Previously, water traffic travelled along the Kyrönsalmi deep-water channel. Vehicle traffic on national road 14 was cut when the old bascule bridges were raised to make way for water traffic. As such, people wanted to move water traffic to the more easily navigable Laitaatsalmi.
We built two of Finland’s largest concrete bridges on the shore of Lake Saimaa during a three-year contract, which enables even tall ships to travel beneath the bridges. Vehicle traffic safety also improved with the construction of the bridges and the development of national road 14.
In addition to the bridges, we also built noise barriers and a pedestrian and bicycle lane. We built lifts for pedestrian and bicycle traffic and stairs connected to the southern bridge, providing pedestrians with easy access to the bridge to admire the lake landscape.
The contract was challenging in terms of planning, implementation and working conditions, and thus required special expertise. The Laitaatsalmi construction contract was the largest wood and concrete construction site in Finland at the time of the work. Particularly exact preplanning was required for casting the decks of the superstructures. The southern bridge’s deck measures 5,600 cubic metres and, at five days, it marks Finland’s longest continuous bridge casting, as far as we know.
Our bridge designers designed all of the temporal supporting structures for the stages of bridge construction – the wooden formwork and framework, which were over 20 metres tall – as well as the supporting bridges at the crossing point of Saimaa’s deep-water channel and steel trusses with a span of about 40 metres.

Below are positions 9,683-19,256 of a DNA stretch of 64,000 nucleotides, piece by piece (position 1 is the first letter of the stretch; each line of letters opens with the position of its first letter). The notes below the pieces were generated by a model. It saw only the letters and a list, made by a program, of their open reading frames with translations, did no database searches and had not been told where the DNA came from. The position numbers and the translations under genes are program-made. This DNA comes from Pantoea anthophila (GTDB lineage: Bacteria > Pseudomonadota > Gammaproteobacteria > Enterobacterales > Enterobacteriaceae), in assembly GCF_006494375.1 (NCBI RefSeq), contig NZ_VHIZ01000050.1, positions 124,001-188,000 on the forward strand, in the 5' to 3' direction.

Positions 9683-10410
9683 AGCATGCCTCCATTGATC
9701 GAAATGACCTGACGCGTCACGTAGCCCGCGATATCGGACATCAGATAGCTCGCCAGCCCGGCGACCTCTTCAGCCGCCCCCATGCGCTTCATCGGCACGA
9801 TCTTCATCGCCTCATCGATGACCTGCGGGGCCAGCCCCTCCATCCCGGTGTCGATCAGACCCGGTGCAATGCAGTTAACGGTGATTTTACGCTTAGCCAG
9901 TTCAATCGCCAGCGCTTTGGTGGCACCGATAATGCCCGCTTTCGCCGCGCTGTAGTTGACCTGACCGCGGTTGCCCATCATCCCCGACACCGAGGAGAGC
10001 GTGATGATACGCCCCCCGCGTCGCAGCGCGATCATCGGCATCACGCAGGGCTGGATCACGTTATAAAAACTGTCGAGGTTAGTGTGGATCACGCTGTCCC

During the contract, work was done in close proximity to strong water currents and passing traffic. In addition, work at a height of 20 metres required especially careful fall protection planning. Despite the challenges, the contract was carried out smoothly, on schedule and without any accidents.
We also took environmental responsibility into account in the contract. We pulverised the old bridges and reused the material in the earthworks. We also made use of local production – for example, the 6,000 solid cubic metres of wood needed for shoring were produced in Eastern Finland. After the project, we turned all the wood we used into woodchips.